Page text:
Hedge funds might be all the rage among wealthy investors and maverick fund managers, but for small retail investors, they remain inaccessible, expensive and, at times, prone to spontaneous combustion.
Still, with the potential to protect against market downturns and a growing pool of talented managers, hedge-fund investing might be attractive for those with brave hearts, knowledge and cash to spare.
First, a word for the layman on what they are. The idea was born half a century ago, when an editor at Fortune magazine named Alfred Jones hatched the concept of a fund that would protect him from declines in the market while still generating healthy returns in a rising market. He believed that one could buy the best stocks in a rising market while selling short (or wagering on a decline in equities) in the event of a market drop.
A few other characteristics distinguish hedges from plain old mutual funds. The industry is lightly regulated and tends to have higher fees, generally a 2-per-cent management fee plus 20 per cent of performance. Investments tend to be short term and most managers have their own money on the line.
The idea caught fire when the likes of George Soros and Michael Steinhardt posted compound returns of 30 per cent in the 1980s and 1990s -- and managed to outperform in both bull and bear markets.
The global hedge fund industry now has $1.1-trillion (U.S.) in assets, a number that is predicted to almost double by 2010, according to Tony Sanfelice, chief executive of Canadian Hedge Watch.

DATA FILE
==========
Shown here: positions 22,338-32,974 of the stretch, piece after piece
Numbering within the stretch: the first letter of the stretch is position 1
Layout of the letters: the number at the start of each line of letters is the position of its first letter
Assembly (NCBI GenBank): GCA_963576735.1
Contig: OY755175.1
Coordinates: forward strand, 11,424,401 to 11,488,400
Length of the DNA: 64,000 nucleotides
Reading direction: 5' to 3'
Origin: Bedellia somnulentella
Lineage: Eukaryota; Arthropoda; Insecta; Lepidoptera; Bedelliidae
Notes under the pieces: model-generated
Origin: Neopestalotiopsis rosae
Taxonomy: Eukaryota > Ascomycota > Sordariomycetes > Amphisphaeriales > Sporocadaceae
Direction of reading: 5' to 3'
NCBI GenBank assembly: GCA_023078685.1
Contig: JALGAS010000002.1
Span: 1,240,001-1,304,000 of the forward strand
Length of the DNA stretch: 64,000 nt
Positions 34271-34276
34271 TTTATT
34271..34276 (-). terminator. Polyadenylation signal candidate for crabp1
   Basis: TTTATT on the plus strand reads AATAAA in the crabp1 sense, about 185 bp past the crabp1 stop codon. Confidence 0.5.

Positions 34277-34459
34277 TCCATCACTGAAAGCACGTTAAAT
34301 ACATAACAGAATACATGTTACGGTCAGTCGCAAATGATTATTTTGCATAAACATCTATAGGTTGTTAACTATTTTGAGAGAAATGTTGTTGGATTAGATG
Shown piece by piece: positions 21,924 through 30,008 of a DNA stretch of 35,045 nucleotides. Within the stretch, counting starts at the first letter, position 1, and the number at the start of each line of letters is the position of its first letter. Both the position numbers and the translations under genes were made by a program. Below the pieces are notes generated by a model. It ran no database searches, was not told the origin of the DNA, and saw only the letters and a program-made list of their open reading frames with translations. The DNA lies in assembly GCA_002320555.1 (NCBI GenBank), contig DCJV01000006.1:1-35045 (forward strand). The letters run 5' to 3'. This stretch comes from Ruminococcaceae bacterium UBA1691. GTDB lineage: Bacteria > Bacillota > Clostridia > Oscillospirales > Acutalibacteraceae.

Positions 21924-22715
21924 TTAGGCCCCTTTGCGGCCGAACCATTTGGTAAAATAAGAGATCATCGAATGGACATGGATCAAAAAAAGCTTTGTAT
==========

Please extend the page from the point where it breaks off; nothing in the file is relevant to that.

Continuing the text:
In Canada, regulatory requirements mean hedge funds are open to wealthy individuals and institutional investors, but they are not as accessible for smaller investors.
Moreover, high-profile fraud allegations at Portus Alternative Asset Management and Norbourg Asset Management scared off many would-be investors last year.
Still, "we're getting a lot of calls and really expect things to pick up in the next three to six months," Mr. Sanfelice said. "If the markets start going down, that will accelerate the interest in hedge funds in Canada."
The benchmark S&P/TSX composite index has risen 4.3 per cent this year on top of last year's 21.9-per-cent gain.
Retail investors have a few ways to enter the market, said Miklos Nagy, co-author of the book Hedge Funds for Canadians.
The first is through principle-protected notes, which are usually backed by a bank and guarantee the principle investment. The catch, according to a May report by the Investment Dealers Association of Canada, is that notes often must be held for as long as 11 years and there is no guarantee the underlying hedge fund will make any return. They also may have higher-than-average fees.
On top of that, these offerings may not be around much longer, at least in their current incarnation. The Ontario Securities Commission said in November it's reviewing whether these securities should still be available to small investors.